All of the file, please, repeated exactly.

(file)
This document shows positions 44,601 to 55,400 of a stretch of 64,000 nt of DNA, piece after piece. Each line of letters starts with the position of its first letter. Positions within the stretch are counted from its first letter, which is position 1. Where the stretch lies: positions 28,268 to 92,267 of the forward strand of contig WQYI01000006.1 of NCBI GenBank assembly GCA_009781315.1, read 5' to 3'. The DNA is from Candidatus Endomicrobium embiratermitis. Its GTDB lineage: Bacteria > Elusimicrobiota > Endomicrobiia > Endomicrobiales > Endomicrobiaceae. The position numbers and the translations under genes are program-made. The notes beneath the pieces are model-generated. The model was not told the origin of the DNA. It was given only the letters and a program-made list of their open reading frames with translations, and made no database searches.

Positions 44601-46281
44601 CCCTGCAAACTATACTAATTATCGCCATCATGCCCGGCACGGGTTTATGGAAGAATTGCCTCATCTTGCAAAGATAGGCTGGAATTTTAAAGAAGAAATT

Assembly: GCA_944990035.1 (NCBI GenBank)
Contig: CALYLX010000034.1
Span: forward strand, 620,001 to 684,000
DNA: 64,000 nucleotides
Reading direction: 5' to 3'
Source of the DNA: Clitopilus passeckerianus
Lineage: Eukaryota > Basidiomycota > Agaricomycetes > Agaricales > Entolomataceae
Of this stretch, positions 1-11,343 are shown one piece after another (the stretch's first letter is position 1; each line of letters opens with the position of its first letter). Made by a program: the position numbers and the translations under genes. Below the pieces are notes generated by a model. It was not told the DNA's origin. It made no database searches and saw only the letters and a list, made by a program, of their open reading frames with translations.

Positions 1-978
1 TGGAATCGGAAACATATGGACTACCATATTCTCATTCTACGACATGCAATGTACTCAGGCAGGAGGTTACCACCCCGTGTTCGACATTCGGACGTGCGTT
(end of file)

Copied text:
This document shows positions 44,601 to 55,400 of a stretch of 64,000 nt of DNA, piece after piece. Each line of letters starts with the position of its first letter. Positions within the stretch are counted from its first letter, which is position 1. Where the stretch lies: positions 28,268 to 92,267 of the forward strand of contig WQYI01000006.1 of NCBI GenBank assembly GCA_009781315.1, read 5' to 3'. The DNA is from Candidatus Endomicrobium embiratermitis. Its GTDB lineage: Bacteria > Elusimicrobiota > Endomicrobiia > Endomicrobiales > Endomicrobiaceae. The position numbers and the translations under genes are program-made. The notes beneath the pieces are model-generated. The model was not told the origin of the DNA. It was given only the letters and a program-made list of their open reading frames with translations, and made no database searches.

Positions 44601-46281
44601 CCCTGCAAACTATACTAATTATCGCCATCATGCCCGGCACGGGTTTATGGAAGAATTGCCTCATCTTGCAAAGATAGGCTGGAATTTTAAAGAAGAAATT

Assembly: GCA_944990035.1 (NCBI GenBank)
Contig: CALYLX010000034.1
Span: forward strand, 620,001 to 684,000
DNA: 64,000 nucleotides
Reading direction: 5' to 3'
Source of the DNA: Clitopilus passeckerianus
Lineage: Eukaryota > Basidiomycota > Agaricomycetes > Agaricales > Entolomataceae
Of this stretch, positions 1-11,343 are shown one piece after another (the stretch's first letter is position 1; each line of letters opens with the position of its first letter). Made by a program: the position numbers and the translations under genes. Below the pieces are notes generated by a model. It was not told the DNA's origin. It made no database searches and saw only the letters and a list, made by a program, of their open reading frames with translations.

Positions 1-978
1 TGGAATCGGAAACATATGGACTACCATATTCTCATTCTACGACATGCAATGTACTCAGGCAGGAGGTTACCACCCCGTGTTCGACATTCGGACGTGCGTT